Two cougars seen in the east Medford hills Thursday night chasing deer and a raccoon while illuminated by police flashlights have not yet committed enough bad behavior to be killed, authorities say.

Two cougars seen in the east Medford hills Thursday night chasing deer and a raccoon while illuminated by police flashlights have not yet committed enough bad behavior to be killed, authorities say.

Four Medford police watched the two cougars, which they estimated at less than 100 pounds each, chasing the other in-town wildlife about 10:30 p.m. along residential streets in the area of Hillcrest Road and Cherry Lane.

Initial complaints from residents placed the cougars in the area of Cherry Lane and Stanford Avenue. Officers discovered the animals several blocks away at Hillcrest Road and Mariposa Terrace.

"They were not at all concerned about the officers' presence," Medford police Sgt. Mark Boone said this morning. "That, obviously, shows a lack of concern for humans."

But it takes more than ignoring people and flashlights to reach safety thresholds required under state cougar management rules for these animals to be killed, said Mark Vargas, the Oregon Department of Fish and Wildlife's Rogue District wildlife biologist.

To trigger so-called "administrative removal" of a cougar, it must be seen among people repeatedly in the daytime or show aggressive behavior toward people, pets or livestock.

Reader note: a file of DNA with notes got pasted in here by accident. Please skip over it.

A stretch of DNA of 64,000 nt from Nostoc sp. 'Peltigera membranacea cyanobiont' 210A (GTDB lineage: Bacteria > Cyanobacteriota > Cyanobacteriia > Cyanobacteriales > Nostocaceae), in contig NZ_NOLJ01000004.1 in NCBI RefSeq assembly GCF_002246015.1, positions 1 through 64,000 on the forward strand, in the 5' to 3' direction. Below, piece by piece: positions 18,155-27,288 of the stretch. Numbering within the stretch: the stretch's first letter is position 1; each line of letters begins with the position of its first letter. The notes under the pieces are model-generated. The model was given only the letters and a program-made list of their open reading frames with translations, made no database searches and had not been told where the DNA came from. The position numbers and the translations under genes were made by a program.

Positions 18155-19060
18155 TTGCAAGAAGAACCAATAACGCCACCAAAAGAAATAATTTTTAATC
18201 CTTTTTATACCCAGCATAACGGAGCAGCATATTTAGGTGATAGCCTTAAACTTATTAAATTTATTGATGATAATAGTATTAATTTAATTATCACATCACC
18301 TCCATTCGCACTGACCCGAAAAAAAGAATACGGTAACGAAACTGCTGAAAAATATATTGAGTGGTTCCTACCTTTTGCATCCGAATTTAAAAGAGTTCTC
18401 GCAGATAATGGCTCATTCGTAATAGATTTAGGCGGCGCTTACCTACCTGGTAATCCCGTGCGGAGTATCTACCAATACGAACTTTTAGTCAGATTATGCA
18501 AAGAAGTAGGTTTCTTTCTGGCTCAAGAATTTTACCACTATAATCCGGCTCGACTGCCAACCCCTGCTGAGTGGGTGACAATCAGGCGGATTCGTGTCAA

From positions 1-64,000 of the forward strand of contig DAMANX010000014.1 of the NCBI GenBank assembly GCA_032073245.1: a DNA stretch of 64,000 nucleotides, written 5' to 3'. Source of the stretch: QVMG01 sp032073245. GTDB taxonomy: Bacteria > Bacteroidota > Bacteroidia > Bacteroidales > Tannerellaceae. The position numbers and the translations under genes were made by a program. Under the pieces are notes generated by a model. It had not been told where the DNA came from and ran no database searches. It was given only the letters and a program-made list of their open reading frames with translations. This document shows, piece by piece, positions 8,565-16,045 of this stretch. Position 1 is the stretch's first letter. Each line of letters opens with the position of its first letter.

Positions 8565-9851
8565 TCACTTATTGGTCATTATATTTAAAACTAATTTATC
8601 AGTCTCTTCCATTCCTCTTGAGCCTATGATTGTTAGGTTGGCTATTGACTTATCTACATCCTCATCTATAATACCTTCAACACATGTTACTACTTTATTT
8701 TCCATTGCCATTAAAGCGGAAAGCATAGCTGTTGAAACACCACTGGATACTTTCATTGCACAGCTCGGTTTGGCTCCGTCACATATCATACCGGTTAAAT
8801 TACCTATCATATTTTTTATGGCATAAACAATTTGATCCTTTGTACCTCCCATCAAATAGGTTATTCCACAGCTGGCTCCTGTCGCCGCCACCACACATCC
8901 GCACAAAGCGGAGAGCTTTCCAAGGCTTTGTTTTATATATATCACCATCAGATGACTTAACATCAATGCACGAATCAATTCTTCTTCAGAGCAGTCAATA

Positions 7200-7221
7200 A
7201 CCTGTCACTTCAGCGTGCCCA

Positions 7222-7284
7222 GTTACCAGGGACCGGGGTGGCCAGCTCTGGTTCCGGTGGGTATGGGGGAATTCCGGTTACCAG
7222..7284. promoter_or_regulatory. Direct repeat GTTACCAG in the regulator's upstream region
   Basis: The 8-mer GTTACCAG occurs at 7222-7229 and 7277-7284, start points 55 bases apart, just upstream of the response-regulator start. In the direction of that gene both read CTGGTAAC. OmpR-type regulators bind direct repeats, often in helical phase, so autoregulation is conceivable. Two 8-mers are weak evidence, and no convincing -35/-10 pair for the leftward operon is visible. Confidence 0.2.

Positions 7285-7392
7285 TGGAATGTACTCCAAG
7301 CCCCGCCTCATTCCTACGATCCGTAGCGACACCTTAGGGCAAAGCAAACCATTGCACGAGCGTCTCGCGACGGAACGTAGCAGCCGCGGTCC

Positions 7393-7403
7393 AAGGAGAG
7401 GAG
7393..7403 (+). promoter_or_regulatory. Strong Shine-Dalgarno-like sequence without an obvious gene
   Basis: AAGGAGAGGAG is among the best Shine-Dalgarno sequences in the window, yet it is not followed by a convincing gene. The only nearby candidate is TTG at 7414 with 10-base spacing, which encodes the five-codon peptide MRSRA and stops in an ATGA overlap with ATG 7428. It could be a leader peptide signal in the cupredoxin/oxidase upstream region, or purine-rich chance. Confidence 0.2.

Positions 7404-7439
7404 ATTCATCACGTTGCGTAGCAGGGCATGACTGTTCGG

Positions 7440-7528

"Seeing a cat chase wildlife at nighttime — that's what these animals do," Vargas said.

"These things are in town all the time," he said. "These animals probably have been there more than once. It just happens they got caught being seen now."

The western slope of Roxy Ann Peak was excellent cougar habitat prior to development there and the outlying areas remain prime locales for them, Vargas said.

"There are always an active cougar or two working the area," Vargas said. "Even if these cougars get killed, others would move into that habitat."

ODFW biologists will keep tabs on these animals to document their behavior should it escalate to the point where killing them becomes appropriate, Vargas said.

If the cougars were deemed a public-safety hazard, the animals likely would be shot by federal Wildlife Services agent Cricket Peyton, Vargas said. If Peyton were unavailable, a Medford police officer likely would be asked because the cougars were within city limits, he said.

The ODFW has no policy for trapping and relocating offending cougars, because that would just push any behavioral problems into new environs, Vargas said.

Medford police today issued a neighborhood alert for area residents to be cautious and aware of the cougars' presence just as people plan to fire up barbecues for Labor Day weekend festivities.

Reach reporter Mark Freeman at 776-4470, or e-mail mfreeman@mailtribune.com.